Medical journals are littered with them. Heart-wrenching tales of folks who were misdiagnosed only to have the true cause of their illness revealed months… or even years… later when they’re lucky—and not until their autopsy when their not.
Because the truth is, even if your doctor doesn’t want to admit it, every one of us—including him—can make a mistake. In fact experts say up to 20 percent of diagnoses are wrong. One study estimated that every single year as many people die from a misdiagnosis as die from breast cancer.
People can spend years suffering, not getting the treatments they so desperately need. Even worse they could be pumped full of drugs and treated for illnesses they don’t have destroying their health even further.
Treated for Alzheimer’s but suffered from Lyme disease
One famous example of misdiagnosis is the story of actor and singer Kris Kristofferson of “Me and Bobby McGee” fame. He spent many years on heavy-duty Alzheimer’s drugs that didn’t do a thing for him before discovering he actually had Lyme disease.
Thankfully Kristofferson was able to catch the misdiagnosis in time to start getting the proper treatment. But not everyone is so lucky and no is immune, not even the rich or famous. Take the story of President’ Lincoln’s wife Mary for example.
History tells us that Mary wasn’t a healthy woman. She displayed increasingly bizarre behaviors and eventually she was said to have gone “crazy,” experiencing delusions and hallucinations. But recently a medical historian has offered up an alternate explanation for Mary’s many ailments and “strange” behaviors.
According to Dr. John Sotots, Mary very likely was suffering from a severe and devastating vitamin deficiency. After poring through hundreds upon hundreds of letters, photos and historical sources Dr. Sotos concluded Mary’s insanity diagnosis—and her committal to an asylum—was off base. It turns out she may have been the victim of pernicious anemia, a severe vitamin B12 deficiency.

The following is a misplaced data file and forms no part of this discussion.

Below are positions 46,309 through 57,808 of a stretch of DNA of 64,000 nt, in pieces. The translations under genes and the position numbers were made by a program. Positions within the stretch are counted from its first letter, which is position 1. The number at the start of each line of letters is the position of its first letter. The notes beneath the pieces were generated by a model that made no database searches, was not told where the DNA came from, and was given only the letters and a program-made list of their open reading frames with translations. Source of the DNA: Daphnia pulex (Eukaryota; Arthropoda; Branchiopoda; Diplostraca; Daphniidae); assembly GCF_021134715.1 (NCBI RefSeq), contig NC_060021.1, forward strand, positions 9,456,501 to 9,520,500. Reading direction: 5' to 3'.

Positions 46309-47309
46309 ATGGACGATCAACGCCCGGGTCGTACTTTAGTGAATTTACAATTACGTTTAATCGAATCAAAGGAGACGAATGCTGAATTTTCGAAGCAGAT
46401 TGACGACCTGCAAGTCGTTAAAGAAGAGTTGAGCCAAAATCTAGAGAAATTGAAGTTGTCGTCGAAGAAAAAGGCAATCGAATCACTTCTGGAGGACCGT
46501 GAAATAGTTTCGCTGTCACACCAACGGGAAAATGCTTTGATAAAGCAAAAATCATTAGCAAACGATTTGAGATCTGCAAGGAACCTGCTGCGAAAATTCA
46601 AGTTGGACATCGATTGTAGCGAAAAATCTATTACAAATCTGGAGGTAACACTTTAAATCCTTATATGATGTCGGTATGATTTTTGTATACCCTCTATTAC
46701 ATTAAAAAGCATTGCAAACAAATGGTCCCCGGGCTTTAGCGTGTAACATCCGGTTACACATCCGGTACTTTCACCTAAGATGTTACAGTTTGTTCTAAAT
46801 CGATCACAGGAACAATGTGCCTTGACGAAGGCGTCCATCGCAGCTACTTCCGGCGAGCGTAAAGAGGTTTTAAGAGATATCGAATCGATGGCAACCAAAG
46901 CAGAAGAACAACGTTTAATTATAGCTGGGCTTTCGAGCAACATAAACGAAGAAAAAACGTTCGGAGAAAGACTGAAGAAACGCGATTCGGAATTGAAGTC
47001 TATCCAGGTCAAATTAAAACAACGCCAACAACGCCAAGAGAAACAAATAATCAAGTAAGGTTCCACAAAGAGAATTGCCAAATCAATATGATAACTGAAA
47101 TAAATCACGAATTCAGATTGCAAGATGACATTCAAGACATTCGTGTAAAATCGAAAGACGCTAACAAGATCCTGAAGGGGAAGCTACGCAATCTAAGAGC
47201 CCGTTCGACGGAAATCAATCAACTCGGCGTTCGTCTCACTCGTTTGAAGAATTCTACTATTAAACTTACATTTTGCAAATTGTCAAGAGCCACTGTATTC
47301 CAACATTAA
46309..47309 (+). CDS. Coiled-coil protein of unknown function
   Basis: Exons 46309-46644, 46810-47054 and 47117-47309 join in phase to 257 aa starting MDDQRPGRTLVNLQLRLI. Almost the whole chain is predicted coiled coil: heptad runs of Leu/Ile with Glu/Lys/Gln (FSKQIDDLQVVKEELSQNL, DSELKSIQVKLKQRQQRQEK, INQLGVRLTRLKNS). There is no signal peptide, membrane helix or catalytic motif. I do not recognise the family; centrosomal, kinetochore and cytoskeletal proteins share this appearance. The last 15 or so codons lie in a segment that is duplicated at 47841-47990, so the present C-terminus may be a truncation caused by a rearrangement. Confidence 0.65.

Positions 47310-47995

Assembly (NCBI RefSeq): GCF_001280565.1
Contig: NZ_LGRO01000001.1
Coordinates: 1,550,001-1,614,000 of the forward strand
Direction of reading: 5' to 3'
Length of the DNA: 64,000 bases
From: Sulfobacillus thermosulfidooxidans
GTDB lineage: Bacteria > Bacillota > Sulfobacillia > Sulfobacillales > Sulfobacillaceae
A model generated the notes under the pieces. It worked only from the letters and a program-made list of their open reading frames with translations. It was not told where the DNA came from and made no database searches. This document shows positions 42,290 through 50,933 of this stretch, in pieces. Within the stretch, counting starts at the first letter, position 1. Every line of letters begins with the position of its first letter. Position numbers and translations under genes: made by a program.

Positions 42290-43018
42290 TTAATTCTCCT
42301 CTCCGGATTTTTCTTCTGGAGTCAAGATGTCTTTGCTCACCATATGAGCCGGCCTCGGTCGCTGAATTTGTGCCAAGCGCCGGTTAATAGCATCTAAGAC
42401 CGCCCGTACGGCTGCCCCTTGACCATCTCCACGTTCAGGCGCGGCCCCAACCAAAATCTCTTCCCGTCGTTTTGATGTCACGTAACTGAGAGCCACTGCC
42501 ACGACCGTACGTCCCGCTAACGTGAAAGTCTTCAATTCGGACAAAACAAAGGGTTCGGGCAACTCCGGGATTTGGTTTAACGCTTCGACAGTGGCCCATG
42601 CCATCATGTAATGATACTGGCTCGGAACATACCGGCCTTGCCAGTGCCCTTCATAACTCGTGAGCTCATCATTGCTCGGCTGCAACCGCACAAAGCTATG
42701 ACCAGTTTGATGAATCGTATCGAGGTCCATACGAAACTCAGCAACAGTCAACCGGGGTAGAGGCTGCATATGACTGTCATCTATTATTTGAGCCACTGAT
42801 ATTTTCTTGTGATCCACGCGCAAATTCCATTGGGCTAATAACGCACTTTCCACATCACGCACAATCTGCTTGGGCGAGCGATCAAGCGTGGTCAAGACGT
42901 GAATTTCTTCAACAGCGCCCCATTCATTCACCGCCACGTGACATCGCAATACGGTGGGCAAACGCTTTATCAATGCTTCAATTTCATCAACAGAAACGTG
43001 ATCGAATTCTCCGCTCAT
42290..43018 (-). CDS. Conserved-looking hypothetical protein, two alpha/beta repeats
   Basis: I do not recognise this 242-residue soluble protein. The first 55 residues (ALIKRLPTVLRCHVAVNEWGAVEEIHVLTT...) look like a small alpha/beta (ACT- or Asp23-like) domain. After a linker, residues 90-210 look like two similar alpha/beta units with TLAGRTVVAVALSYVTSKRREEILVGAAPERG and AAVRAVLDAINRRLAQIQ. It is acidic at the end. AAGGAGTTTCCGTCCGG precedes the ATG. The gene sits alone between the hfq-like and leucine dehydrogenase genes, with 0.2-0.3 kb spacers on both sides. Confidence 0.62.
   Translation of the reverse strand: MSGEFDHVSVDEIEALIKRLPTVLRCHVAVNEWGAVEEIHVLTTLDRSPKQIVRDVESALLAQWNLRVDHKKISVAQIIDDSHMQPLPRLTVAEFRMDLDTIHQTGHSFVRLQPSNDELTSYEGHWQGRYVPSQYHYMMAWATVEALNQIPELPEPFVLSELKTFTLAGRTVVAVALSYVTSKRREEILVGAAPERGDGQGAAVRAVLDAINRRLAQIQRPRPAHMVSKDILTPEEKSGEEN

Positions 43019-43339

A textbook case of pernicious anemia misdiagnosed as insanity
The litany of symptoms that Mary suffered through before finally being misdiagnosed as insane reads like a textbook case of pernicious anemia: headaches, fevers, trouble walking, swelling, pins and needles, breathing problems and heart rate issues.
Other 21th century investigators who have tried to guess Mary’s true diagnosis have suggested Lyme disease, chronic fatigue and diabetes. But severe vitamin B12 deficiency’s impact on the central nervous system makes pernicious anemia the most likely diagnosis.
Unfortunately, despite it being 2016 misdiagnoses are still far too common, and something as simple as a vitamin deficiency can turn deadly if it’s overlooked for too long.
Vitamin B12 deficiencies still happen—especially in older folks—and are often still missed by doctors. And keep in mind what’s considered a “normal” level of any vitamin many not be optimal for you.
If you’re experiencing any strange symptoms—or you’ve gotten a diagnosis that just doesn’t sit right with you—do yourself a favor and seek out the help of a holistic doctor. He can work with you on a plan to pinpoint what’s truly at the heart of your own symptoms and optimize all of your levels.
Últimos mensajes de Dr. Glenn Rothfeld (ver todo)
- Q&UN: Can vitamin C really kill cancer cells? - octubre 1, 2016
- Q&UN: ¿Han realmente eliminado el mercurio en las vacunas,en? - September 11, 2016
- Dangerous vitamin deficiency can lead to misdiagnosis - agosto 20, 2016